Monday, March 30, 2009

Review: The Hazards of Love by the Decemberists

On some level, Decemberists fans always assumed it would come to this.  Original cast recording-style musical numbers were a hallmark of theirs as early as album two ("Shanty for the Arethusa," "The Chimbley Sweep"), and the band's obvious fascination with prog went from nascent on 2004's The Tain to full blown on the three-part fifteen minute eponymous suite on 2006's The Crane Wife.  Honestly, a seventeen track rock opera about a shapeshifting forest dweller trying to rescue his true love from a villain called the Rake was pretty much an inevitability, and so it is that we have arrived at The Hazards of Love.

The Decemberists almost pull it off, too.  Chief songwriter Colin Meloy is on comfortable and well-tread ground here, simply stretching his penchant for musical storytelling from song to full album.  The labyrinthine plot takes numerous twists, and the music generally oscillates between the mildly pleasant and the demandingly compelling.  Very few songs exist well enough on their own, but they are not without a certain cumulative power, a raw force that pulls you through and occasionally rises to heady peaks with standout tracks.  Almost any band could call this an unqualified success.

And yet it isn't just any band, it's the Decemberists.  Unfortunate expectations, perhaps, but once a band releases an album as perfect as Picaresque there's simply no dialing back to the realm where "mildly pleasant" is good enough.

The first sign that all is not right on The Hazards of Love is the baffling absence of that much beloved chestnut of musicals everywhere: the big opening number.  The Decemberists have belted those out of the park before--"The Infanta," anyone?--and as such it's borderline unforgivable that the album whimpers in with a tonal drone that initially made me wonder if my CD was broken.  From there the album limps into a couple of undercooked songs that are pleasant enough but never really build into anything on their own.  It's a rock opera, fine, not every track is supposed to be a scorcher, but it isn't until ten minutes in that you get the first real hummable melody via the beautiful "Won't Want for Love (Margaret in the Taiga)."  It's a stunning song, yes, but it only illustrates that the first couple songs might as well be called "PLACEHOLDER MELODY: WRITE ROUSING OPENER SOON."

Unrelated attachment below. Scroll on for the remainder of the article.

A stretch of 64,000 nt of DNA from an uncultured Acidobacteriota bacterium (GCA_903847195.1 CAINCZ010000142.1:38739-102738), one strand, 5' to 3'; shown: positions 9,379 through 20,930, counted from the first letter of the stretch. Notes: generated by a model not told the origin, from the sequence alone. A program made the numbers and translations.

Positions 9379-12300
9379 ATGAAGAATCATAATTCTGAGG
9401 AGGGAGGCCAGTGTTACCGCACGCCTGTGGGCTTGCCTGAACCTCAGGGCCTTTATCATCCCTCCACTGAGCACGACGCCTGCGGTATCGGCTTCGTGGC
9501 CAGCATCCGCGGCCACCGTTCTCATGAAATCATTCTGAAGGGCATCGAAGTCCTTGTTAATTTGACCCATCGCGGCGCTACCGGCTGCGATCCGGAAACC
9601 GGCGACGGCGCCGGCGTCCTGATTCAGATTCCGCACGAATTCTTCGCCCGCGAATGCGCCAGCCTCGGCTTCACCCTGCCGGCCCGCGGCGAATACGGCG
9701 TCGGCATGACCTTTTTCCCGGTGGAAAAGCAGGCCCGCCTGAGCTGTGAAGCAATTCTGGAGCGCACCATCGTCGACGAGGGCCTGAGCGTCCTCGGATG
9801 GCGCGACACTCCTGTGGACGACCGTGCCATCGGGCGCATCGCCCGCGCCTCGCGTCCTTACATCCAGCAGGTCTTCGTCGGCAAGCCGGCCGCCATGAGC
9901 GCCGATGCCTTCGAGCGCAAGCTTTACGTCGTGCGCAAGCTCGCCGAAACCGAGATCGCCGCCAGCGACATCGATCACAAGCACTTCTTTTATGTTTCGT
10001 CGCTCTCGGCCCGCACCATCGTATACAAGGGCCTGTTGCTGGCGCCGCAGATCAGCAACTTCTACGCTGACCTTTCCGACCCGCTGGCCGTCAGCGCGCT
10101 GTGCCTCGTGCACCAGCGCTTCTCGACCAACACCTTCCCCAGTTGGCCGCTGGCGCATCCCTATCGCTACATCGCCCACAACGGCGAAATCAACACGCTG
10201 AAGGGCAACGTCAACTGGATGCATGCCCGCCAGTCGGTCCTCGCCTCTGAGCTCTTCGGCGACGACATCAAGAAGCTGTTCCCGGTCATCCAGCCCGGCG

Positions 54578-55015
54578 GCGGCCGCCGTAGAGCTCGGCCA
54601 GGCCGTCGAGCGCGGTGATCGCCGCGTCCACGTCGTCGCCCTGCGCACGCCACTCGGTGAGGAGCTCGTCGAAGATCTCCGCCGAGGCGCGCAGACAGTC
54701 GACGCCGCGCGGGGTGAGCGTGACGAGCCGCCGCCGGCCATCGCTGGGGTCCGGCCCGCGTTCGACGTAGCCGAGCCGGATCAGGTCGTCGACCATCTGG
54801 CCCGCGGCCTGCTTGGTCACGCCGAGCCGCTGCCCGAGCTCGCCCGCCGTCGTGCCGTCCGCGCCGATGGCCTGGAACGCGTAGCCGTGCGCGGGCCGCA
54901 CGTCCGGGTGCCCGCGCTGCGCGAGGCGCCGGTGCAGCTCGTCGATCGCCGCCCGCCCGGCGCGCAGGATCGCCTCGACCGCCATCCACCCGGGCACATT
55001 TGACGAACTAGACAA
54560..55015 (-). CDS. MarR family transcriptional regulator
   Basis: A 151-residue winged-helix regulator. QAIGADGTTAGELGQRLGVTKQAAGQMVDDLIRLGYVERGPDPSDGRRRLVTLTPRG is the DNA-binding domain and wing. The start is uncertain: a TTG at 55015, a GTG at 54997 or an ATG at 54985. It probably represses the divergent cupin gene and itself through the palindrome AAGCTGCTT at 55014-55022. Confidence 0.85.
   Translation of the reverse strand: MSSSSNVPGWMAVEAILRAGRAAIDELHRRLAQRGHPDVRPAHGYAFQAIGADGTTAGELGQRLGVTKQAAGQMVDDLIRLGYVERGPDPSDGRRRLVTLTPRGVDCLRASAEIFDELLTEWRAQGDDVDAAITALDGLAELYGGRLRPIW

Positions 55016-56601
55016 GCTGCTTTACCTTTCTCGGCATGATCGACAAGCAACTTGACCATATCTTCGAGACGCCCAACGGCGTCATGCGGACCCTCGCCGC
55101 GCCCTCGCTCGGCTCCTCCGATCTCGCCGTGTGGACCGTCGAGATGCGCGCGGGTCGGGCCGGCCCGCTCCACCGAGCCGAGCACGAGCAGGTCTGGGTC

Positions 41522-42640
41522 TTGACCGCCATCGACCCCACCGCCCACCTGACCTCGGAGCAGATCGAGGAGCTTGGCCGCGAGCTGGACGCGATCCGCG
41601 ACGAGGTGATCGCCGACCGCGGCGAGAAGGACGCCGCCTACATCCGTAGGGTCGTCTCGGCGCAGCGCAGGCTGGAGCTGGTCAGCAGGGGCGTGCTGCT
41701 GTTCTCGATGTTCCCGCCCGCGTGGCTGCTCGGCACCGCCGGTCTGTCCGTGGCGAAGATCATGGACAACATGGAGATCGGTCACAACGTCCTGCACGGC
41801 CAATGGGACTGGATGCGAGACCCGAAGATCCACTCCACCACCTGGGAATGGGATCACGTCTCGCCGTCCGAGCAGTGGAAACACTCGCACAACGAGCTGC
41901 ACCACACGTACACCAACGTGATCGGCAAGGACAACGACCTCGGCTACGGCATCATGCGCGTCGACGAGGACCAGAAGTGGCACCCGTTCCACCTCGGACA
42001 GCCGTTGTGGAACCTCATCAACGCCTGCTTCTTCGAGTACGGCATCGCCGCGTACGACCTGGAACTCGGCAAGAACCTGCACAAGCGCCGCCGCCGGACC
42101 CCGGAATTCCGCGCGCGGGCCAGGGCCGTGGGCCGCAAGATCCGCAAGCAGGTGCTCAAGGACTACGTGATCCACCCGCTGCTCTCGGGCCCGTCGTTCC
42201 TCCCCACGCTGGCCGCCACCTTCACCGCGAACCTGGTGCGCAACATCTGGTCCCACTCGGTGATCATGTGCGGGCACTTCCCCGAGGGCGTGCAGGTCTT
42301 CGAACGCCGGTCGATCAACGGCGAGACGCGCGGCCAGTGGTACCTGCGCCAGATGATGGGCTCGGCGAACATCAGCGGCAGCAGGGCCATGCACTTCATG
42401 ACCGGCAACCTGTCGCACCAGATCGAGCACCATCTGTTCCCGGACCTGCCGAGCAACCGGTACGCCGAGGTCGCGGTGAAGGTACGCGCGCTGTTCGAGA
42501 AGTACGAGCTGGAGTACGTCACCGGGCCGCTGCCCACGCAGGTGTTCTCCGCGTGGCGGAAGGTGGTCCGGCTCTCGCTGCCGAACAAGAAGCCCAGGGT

Other highlights manage to be decent additions to the Decemberists canon, but few could survive the Pepsi Challenge against virtually anything else they've recorded in the past five years.  "The Rake Song" is a faux-heavy ode to infanticide that would be disturbing if it weren't so funny (regarding his progeny's birth: "first came Eziah with his crinkled little fingers/ then came Charlotte and that wretched girl Dawn/ ugly Myfanwy died on delivery/ mercifully taking her mother along, alright!"), but ultimately it sounds a bit like an inspired idea in search of a memorable chorus.  "The Wanting Comes In Waves" is fairly standout-ish and yet it is punctuated with digressions (both musical and plot-wise) that render the song conflicted at best.  Meloy is telling a story, I know, but is it really too much to ask for a tune that hangs together from start to finish?

"But it's not about the individual songs!" I hear the hardcore shout!  "This is a concept rock opera, not a greatest hits collection!"

Except nobody wanted this all to work more than me.  I love this kind of ridiculous high-concept shit.  Prog-heavy opuses complete with interludes, four-part movements, and a dense backstory detailed in the booklet via eyeball-shattering microscopic font?  Sign me up; I'm one of the few who still consider Mars Volta albums to be release day purchases, after all.  But The Hazards of Love is caught in an odd rock opera middle ground where the songs aren't quite solid enough to survive on their own and yet the music doesn't form a swelling sonic journey to accompany the plot.  It's a bizarre memento of a stage musical that doesn't exist (and probably wouldn't work very well if it did).

But it also must be stressed that The Hazards of Love--the album--does ultimately work, and it will almost certainly be embraced by a certain subset of their fanbase as The Decemberist's underrated masterpiece.  Swap in a couple songs on the caliber of "We Both Go Down Together" and I might be inclined to agree, but prog epics are all about the balance between build up and payoff and The Hazards of Love rings up a little skimpy on the latter.  It's a success, yeah, but only if you manage to ignore past Decemberists discs to keep from being reminded of what could have been.

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